One of the oldest recipes in Abruzzo that takes form in various guises is for the famous calcionetti, cavcinitt, caggntt’ or caciunitt – deep-fried ravioli-shaped small pastries with a filling. The name and stuffing vary in different areas of Abruzzo. The most common are either a mixture of chickpeas sweetened with concentrated grape must or with just a basic grape jam. There are few homes in Abruzzo where some version is not made during the festive Christmas season.

When I first came to live in Abruzzo, the only recipe I knew was the chickpea version, which my family in Australia made religiously every Christmas.  But my mother-in-law, Donnina, introduced me to an amazing version of calcionetti with honey and almonds. Her son, now my husband, is a beekeeper, so her supply of honey was abundant and it was her recipe of choice.

While in my town of Tocco da Casauria, where she lived and where I live now, the chickpea version was the norm, and she introduced her recipe from the province of Chieti to the locals. Considered the expert of the honey and almond calcionetti, Donnina eventually started making them for the whole town during the Christmas season.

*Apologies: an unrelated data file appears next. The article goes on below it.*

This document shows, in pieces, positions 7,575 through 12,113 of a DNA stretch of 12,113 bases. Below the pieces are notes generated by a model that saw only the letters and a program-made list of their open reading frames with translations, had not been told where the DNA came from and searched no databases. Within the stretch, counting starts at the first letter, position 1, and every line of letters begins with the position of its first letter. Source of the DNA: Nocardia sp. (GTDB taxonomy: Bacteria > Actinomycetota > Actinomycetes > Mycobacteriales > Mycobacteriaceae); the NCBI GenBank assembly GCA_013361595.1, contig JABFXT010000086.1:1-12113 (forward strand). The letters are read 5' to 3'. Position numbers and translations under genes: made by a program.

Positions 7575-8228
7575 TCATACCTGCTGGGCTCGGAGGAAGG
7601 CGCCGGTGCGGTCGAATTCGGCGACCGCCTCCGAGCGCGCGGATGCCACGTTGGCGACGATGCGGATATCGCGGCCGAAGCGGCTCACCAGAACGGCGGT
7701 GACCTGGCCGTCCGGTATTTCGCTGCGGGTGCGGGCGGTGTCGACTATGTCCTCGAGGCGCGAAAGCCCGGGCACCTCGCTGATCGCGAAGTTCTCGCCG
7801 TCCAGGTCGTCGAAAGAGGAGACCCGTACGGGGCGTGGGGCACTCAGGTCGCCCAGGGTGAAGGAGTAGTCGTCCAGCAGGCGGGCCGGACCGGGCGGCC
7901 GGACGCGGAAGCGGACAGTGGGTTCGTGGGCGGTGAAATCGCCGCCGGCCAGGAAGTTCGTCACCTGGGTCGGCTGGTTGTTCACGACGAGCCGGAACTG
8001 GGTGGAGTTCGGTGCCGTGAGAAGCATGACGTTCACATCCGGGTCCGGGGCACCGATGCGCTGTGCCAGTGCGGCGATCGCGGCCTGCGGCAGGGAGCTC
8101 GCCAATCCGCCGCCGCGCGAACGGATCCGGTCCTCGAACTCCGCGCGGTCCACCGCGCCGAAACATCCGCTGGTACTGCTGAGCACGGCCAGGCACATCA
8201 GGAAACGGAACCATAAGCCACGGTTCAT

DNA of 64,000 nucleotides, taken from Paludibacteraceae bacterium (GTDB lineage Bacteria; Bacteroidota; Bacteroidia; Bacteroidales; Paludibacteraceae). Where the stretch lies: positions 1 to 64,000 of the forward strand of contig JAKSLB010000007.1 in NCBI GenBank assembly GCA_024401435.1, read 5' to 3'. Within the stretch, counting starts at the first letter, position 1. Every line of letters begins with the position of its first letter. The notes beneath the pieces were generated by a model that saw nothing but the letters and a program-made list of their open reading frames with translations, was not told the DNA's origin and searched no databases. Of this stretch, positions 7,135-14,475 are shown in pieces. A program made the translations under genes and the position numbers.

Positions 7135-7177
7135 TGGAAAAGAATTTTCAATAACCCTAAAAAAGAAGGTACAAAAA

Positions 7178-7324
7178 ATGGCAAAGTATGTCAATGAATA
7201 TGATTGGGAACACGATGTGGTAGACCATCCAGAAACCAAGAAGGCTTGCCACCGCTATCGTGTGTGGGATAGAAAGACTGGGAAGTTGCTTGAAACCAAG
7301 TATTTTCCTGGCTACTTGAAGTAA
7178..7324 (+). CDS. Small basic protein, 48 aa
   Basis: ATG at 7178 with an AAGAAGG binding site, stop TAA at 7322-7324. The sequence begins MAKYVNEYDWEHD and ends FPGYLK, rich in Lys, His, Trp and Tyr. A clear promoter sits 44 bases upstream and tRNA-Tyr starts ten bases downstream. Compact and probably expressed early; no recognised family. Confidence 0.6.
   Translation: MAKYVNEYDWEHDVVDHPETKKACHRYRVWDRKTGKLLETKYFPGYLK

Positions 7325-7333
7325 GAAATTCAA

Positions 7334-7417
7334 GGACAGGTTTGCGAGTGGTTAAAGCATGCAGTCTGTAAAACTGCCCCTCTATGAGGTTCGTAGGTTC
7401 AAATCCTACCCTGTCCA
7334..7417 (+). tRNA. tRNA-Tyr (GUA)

Honey has accompanied, often behind the scenes, the history of Italian nourishment from the remote past to our current days. Used by the Etruscans as a votive offering, honey was mentioned for the first time by the Romans in detailed descriptions of its culinary usage, which was that of a sauce for savoury dishes. 

Today, in Italian cuisine, honey is mostly used in desserts such as torrone, panforte and fritters. Honey is a favoured ingredient in southern cuisine, as the Southern part of Italy has experienced the strong influence of the Arabs, whose palates have a preference for sweet and sour combinations. A spoonful of honey can sweeten a glass of tea, turn a plain piece of bread into a treat, glaze a delicious barbecued sparerib, or serve as the basis for an unforgettable salad dressing.  

See Connie’s mother-in-law’s recipe for calcionetti in the June issue of ABRUZZISSIMO Magazine.  Click here to subscribe.

By Connie De Vincentis. Connie runs a home restaurant and cooking school in Tocco da Casauria.

Watch a live cooking demonstration below to learn how to make calcionetti.

This div height required for enabling the sticky sidebar